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quits

[kwits] /kwɪts/
adjective
1.
on equal terms by repayment or retaliation.
Idioms
2.
call it quits,
  1. to end one's activity, especially temporarily:
    At 10 o'clock I decided to call it quits for the day.
  2. to abandon an effort.
3.
cry quits, to agree to end competition and consider both sides equal:
It became too dark to continue play and they decided to cry quits.
Origin
1470-1480
1470-80; perhaps < Medieval Latin quittus quit1

quit1

[kwit] /kwɪt/
verb (used with object), quit or quitted, quitting.
1.
to stop, cease, or discontinue:
She quit what she was doing to help me paint the house.
2.
to depart from; leave (a place or person):
They quit the city for the seashore every summer.
3.
to give up or resign; let go; relinquish:
He quit his claim to the throne. She quit her job.
4.
to release one's hold of (something grasped).
5.
to acquit or conduct (oneself).
6.
to free or rid (oneself): to quit oneself of doubts.
7.
to clear (a debt); repay.
verb (used without object), quit or quitted, quitting.
8.
to cease from doing something; stop.
9.
to give up or resign one's job or position:
He keeps threatening to quit.
10.
to depart or leave.
11.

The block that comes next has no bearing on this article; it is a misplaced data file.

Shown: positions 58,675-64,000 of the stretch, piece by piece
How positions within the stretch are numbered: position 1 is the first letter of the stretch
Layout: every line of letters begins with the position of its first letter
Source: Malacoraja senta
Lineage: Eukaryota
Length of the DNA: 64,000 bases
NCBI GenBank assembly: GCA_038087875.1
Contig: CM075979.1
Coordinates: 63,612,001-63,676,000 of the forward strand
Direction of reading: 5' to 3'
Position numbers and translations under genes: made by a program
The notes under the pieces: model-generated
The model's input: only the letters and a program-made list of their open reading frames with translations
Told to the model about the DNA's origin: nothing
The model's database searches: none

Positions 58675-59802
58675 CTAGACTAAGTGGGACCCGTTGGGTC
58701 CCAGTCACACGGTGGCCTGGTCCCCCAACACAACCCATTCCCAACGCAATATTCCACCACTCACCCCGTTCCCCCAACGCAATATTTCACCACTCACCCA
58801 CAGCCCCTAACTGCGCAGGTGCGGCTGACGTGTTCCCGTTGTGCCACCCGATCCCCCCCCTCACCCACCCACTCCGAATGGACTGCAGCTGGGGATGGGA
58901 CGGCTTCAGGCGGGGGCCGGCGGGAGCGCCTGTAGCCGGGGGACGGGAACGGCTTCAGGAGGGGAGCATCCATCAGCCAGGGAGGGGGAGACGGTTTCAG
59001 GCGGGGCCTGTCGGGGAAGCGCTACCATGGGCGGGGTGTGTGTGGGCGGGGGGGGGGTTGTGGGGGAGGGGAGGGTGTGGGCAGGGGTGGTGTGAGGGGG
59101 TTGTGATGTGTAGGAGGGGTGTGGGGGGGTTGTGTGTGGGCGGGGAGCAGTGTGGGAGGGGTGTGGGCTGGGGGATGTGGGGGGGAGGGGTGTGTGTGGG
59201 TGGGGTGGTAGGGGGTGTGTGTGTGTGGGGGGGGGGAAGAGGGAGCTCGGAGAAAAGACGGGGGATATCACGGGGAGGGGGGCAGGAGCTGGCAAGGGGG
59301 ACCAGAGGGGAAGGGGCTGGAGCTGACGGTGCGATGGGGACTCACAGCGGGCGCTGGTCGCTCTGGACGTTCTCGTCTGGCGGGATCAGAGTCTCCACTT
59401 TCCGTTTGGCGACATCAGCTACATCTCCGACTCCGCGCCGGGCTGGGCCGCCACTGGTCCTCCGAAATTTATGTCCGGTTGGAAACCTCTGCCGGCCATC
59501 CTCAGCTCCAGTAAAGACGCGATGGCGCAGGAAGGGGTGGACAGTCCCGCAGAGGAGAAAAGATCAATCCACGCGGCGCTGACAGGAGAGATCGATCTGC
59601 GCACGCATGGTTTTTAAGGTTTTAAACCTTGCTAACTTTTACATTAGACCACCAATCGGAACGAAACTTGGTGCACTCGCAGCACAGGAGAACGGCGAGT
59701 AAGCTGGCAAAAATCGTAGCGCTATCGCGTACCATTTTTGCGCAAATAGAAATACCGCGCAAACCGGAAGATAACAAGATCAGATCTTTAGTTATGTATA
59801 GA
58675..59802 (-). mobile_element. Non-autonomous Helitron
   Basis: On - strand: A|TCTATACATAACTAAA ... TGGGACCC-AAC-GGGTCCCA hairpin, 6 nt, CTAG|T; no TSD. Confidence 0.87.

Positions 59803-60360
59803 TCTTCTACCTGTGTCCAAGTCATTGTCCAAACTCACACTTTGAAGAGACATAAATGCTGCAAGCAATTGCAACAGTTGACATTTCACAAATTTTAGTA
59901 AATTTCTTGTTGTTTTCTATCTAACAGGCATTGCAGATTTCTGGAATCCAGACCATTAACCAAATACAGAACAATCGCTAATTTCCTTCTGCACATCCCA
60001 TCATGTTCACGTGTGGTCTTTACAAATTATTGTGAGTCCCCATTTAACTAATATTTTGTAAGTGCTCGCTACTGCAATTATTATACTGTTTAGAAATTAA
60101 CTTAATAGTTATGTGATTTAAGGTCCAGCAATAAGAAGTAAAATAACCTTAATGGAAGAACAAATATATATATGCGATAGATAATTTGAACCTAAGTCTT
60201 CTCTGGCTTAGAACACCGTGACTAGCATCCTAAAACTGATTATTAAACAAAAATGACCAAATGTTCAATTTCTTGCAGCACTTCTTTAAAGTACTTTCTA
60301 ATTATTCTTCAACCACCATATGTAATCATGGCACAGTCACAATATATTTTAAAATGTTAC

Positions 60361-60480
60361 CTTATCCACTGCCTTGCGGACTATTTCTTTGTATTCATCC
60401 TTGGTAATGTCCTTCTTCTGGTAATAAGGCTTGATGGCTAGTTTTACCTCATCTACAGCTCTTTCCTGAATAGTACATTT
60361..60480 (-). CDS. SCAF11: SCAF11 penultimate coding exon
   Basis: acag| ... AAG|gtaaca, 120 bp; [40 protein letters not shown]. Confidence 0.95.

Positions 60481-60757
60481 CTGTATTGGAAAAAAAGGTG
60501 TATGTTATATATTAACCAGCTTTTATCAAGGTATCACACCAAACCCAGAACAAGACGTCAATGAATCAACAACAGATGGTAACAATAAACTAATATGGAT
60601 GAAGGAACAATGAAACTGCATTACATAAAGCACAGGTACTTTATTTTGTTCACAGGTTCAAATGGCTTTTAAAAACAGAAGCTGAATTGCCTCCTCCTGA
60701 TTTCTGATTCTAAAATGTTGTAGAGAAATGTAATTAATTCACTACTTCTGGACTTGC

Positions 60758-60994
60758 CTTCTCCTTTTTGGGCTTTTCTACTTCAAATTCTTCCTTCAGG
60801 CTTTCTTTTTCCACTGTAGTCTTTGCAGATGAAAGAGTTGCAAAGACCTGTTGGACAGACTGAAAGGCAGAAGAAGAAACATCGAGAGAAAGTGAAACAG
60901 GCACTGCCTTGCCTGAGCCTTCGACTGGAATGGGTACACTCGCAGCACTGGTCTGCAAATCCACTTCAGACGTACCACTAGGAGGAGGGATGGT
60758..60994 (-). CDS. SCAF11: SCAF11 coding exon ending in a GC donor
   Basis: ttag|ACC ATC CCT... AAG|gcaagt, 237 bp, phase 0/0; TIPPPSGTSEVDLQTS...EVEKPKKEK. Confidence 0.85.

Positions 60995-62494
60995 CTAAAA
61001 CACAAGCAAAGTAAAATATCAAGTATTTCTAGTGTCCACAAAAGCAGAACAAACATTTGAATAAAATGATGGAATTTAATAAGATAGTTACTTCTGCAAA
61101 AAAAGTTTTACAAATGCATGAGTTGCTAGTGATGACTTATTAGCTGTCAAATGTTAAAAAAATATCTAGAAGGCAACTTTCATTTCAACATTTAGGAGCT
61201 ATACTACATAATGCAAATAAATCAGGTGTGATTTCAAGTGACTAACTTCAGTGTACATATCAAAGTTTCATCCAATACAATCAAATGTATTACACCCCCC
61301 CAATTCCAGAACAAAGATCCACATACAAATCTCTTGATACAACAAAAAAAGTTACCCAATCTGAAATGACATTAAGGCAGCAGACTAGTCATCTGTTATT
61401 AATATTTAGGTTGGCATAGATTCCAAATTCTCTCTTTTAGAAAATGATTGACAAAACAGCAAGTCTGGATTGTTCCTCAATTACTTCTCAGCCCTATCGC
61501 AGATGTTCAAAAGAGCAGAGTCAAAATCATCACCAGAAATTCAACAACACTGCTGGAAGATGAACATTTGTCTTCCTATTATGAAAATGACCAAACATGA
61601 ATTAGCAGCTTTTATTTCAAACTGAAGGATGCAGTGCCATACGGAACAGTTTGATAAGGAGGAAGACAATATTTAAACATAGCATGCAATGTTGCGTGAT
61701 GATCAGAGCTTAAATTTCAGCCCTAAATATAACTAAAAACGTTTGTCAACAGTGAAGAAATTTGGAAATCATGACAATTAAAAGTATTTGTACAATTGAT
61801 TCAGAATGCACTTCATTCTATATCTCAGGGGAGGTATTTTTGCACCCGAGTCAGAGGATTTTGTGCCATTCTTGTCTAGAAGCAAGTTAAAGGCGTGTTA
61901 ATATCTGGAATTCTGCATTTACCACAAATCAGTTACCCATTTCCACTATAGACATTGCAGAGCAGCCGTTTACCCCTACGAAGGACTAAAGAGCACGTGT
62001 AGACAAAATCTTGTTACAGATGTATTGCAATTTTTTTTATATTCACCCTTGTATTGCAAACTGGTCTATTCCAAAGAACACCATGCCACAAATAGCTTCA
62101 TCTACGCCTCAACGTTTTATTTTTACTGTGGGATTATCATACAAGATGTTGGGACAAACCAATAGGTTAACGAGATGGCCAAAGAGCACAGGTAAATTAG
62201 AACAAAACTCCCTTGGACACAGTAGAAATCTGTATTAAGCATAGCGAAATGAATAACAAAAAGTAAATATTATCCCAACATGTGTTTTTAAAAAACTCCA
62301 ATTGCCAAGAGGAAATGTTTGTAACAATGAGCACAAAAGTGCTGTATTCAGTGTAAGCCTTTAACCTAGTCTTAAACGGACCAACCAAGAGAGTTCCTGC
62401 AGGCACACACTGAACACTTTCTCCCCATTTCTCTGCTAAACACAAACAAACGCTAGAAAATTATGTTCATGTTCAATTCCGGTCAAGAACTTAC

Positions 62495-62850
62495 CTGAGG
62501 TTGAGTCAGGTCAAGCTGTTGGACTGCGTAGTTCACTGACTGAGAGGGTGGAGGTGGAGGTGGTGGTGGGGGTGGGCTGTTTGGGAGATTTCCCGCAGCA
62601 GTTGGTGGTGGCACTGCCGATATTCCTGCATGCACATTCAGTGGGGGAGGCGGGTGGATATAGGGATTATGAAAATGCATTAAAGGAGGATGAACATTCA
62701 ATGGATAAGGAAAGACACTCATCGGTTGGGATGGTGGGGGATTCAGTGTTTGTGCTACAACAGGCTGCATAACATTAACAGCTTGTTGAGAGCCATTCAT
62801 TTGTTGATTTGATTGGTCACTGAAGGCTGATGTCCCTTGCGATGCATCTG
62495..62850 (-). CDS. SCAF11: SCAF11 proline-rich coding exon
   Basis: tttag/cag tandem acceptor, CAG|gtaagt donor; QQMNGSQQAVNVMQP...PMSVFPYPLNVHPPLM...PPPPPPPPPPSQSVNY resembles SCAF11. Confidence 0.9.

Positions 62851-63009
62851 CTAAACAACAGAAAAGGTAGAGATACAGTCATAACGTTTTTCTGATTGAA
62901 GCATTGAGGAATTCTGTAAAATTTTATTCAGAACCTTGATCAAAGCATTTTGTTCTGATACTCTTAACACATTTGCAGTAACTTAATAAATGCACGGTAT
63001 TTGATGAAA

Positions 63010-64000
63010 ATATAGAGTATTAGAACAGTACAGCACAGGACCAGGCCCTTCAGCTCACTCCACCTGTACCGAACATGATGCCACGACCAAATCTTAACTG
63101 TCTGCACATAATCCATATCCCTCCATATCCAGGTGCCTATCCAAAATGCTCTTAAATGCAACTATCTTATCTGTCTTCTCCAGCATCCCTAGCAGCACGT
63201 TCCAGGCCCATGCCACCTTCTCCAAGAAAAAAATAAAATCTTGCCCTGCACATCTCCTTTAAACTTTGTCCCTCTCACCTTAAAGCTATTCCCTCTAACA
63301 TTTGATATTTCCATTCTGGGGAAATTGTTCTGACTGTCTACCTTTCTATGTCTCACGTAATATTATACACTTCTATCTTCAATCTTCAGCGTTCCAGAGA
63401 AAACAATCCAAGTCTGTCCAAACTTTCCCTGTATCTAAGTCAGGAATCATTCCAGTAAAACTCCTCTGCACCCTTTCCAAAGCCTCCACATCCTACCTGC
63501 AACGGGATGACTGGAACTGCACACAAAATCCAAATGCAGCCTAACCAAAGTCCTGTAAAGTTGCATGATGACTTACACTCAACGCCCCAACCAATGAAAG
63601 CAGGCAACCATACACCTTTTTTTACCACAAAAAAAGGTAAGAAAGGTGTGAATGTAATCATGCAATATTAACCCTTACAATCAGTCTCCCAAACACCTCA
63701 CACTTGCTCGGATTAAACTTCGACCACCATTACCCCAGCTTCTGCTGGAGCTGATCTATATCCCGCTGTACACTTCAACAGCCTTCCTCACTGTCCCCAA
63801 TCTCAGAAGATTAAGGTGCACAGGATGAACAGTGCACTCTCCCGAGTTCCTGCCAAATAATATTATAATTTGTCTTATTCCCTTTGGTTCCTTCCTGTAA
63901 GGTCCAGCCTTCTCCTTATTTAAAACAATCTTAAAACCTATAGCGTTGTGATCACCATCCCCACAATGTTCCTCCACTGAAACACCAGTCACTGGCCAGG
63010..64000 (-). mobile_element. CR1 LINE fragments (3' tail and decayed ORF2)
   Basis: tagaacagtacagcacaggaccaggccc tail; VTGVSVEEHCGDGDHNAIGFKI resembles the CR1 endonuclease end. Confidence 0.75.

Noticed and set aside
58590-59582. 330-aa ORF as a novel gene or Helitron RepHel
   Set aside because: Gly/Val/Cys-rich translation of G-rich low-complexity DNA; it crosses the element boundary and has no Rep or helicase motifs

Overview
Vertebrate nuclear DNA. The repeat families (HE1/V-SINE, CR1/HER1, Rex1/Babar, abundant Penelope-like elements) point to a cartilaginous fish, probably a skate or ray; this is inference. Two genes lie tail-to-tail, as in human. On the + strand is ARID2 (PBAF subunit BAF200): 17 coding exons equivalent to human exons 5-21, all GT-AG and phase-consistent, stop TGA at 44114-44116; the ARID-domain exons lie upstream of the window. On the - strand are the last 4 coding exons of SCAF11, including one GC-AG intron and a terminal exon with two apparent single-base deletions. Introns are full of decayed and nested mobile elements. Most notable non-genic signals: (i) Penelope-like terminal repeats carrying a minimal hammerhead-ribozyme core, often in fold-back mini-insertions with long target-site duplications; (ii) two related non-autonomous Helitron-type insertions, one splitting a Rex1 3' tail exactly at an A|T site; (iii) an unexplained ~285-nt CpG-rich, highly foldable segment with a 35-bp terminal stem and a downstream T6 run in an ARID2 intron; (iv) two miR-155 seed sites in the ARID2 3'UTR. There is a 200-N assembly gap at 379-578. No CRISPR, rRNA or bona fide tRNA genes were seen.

to stop trying, struggling, or the like; accept or acknowledge defeat.
adjective
12.
released from obligation, penalty, etc.; free, clear, or rid (usually followed by of):
quit of all further responsibilities.
Origin
1175-1225; (adj.) Middle English quit(te) exempt, freed, acquitted of (< Old French quite) < Medieval Latin quittus, by-form of quītus (≫ Middle English quit(e); see quite), for Latin quiētus quiet1; (v.) Middle English quit(t)en to pay, acquit oneself < Old French quit(t)er < Medieval Latin quittāre, quiētāre to release, discharge, Late Latin quiētare to put to rest, quiet1
Related forms
quittable, adjective
unquitted, adjective
Synonyms
3. surrender, release. 12. acquitted, discharged.
Antonyms
1, 8. start. 2. enter.

quit2

[kwit] /kwɪt/
noun
1.
any of various small tropical birds.
Origin
1845-50; orig. Jamaican English, of uncertain origin
Dictionary.com Unabridged
Based on the Random House Dictionary, © Random House, Inc. 2014.
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Examples from the web for quits
  • Shoving back his floppy hat, he decided to call it quits for the day.
  • But it all gets too tough for him so he quits and goes back to his old life.
  • Not everyone who quits school is illiterate, nor is everyone who attends even close to literate.
  • With that much at stake, it's unlikely the two will call it quits after coming so far.
  • These are certainly not the ruminations of someone who is planning to call it quits.
  • We already have quits a few foreigners at out universities studying here.
  • Yet its power to charge is reduced with every player who quits.
  • When one member of the committee quits or dies, the remaining four appoint his replacement.
  • The quits rate can serve as a measure of workers' willingness or ability to change jobs.
  • Information on rule-making activity for voluntary quits.